Sensor technology for sheep productivity is WA scholarship winner’s focus

Sheep Central, December 15, 2017

DPIRD sheep industry development director Bruce Mullan with scholarship recipient Ren Bootha.

HAND-HELD optical sensors and sensor-equipped drones able to measure crop health and biomass will be studied by Western Australia Sheep Industry Scholarship winner Ren Bootha.

The Curtin University agribusiness student is taking part in research to help boost the productivity of the WA sheep industry, aided by the scholarship from the Department of Primary Industries and Regional Development.

Mr Bootha was awarded the WA Sheep Industry scholarship for an honours project looking at how sensor technologies could be used to estimate the biomass of a crop, prior to, and during grazing. This information will allow a producer to accurately feed budget to maintain or increase their overall productivity.

Part of the research will include the evaluation of innovative technologies including handheld active optical sensors and an unmanned aerial vehicle (UVA) equipped with sensors to measure crop health and estimate biomass. The results of the trial will be available in May 2018.

Department sheep industry development director Bruce Mullan said the scholarship program aimed to build industry capacity and capitalise on growth opportunities was part of the department’s Sheep Industry Business Innovation (SIBI) project.

“The scholarships have been designed to support and encourage individuals to pursue further study by addressing key issues for the sheep industry supply chain in WA.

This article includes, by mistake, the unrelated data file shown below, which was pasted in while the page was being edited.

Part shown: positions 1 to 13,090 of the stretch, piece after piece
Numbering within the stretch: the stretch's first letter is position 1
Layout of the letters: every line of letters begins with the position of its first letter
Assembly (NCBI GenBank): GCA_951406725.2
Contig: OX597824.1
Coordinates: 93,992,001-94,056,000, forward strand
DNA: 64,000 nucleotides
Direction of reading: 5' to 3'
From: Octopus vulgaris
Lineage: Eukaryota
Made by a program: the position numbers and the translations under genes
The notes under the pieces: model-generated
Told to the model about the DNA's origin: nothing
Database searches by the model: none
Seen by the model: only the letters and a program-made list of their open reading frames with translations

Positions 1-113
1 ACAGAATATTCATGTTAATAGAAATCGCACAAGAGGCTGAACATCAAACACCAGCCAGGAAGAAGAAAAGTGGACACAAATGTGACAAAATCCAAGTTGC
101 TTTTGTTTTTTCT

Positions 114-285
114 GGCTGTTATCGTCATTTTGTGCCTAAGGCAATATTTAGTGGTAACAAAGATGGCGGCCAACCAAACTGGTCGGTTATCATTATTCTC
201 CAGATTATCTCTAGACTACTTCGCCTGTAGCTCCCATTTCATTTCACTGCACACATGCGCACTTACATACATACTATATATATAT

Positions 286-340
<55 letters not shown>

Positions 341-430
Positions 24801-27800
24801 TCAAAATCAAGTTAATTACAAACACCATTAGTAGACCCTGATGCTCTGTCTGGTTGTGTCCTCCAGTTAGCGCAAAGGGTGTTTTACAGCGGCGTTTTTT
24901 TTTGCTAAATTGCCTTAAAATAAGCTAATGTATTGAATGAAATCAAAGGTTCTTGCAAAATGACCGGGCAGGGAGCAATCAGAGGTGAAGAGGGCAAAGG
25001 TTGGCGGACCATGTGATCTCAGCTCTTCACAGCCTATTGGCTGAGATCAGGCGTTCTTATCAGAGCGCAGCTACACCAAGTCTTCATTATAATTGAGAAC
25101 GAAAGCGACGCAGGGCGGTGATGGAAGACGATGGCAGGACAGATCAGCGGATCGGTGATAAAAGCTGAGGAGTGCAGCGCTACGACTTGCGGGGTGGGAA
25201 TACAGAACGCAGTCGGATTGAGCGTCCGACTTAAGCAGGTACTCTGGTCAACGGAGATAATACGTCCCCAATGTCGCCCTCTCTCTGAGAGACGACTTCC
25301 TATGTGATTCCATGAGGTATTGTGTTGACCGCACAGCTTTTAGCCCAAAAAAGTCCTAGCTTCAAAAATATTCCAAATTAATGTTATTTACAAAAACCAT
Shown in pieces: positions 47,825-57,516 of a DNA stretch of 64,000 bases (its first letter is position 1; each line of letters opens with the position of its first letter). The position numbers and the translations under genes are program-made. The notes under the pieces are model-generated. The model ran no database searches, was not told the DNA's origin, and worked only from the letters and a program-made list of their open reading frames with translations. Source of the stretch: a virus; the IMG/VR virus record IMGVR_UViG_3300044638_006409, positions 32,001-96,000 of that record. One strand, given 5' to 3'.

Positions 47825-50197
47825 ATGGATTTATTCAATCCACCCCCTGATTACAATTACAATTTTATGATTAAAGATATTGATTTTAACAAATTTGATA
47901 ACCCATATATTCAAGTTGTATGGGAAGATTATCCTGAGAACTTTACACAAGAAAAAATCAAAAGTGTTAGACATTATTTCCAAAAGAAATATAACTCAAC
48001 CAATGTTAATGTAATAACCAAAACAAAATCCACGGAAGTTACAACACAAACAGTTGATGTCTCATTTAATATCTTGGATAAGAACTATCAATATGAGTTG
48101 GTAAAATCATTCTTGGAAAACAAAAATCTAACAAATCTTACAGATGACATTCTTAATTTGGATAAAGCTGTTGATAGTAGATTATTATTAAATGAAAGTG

“These include improving reproduction, lamb survival, growth and performance, using technology to monitor sheep health, grazing options and modelling of economic development and market opportunities,” He said.

Mr Bootha said the scholarship provided a fantastic opportunity to gain additional support for his research as well as connecting to those working in the sheep industry.

“I am passionate about productivity, not only for the business but also for people,” he said.

“With my interests in technology and how it can be used to improve on-farm performance, this project with the Facey Group was ideal for me to research options to improve the productivity for sheep producers in WA.”

Mr Bootha’s research is being carried out with Alan Manton and Kelly Pearce from Yealering, in partnership with the Facey Group as part of a larger project funded by Meat and Livestock Australia and the CRC for Spatial Innovation through the Australian Livestock Spatial Innovation project. Other collaborators on the overall project are Precision Agronomics, Agvivo, University of New England and Landgate.

WA sheep industry scholarships are still available to researchers and supervisors from WA universities. More information on how to apply is available on the department’s website searching for ‘WA sheep industry scholarships’.


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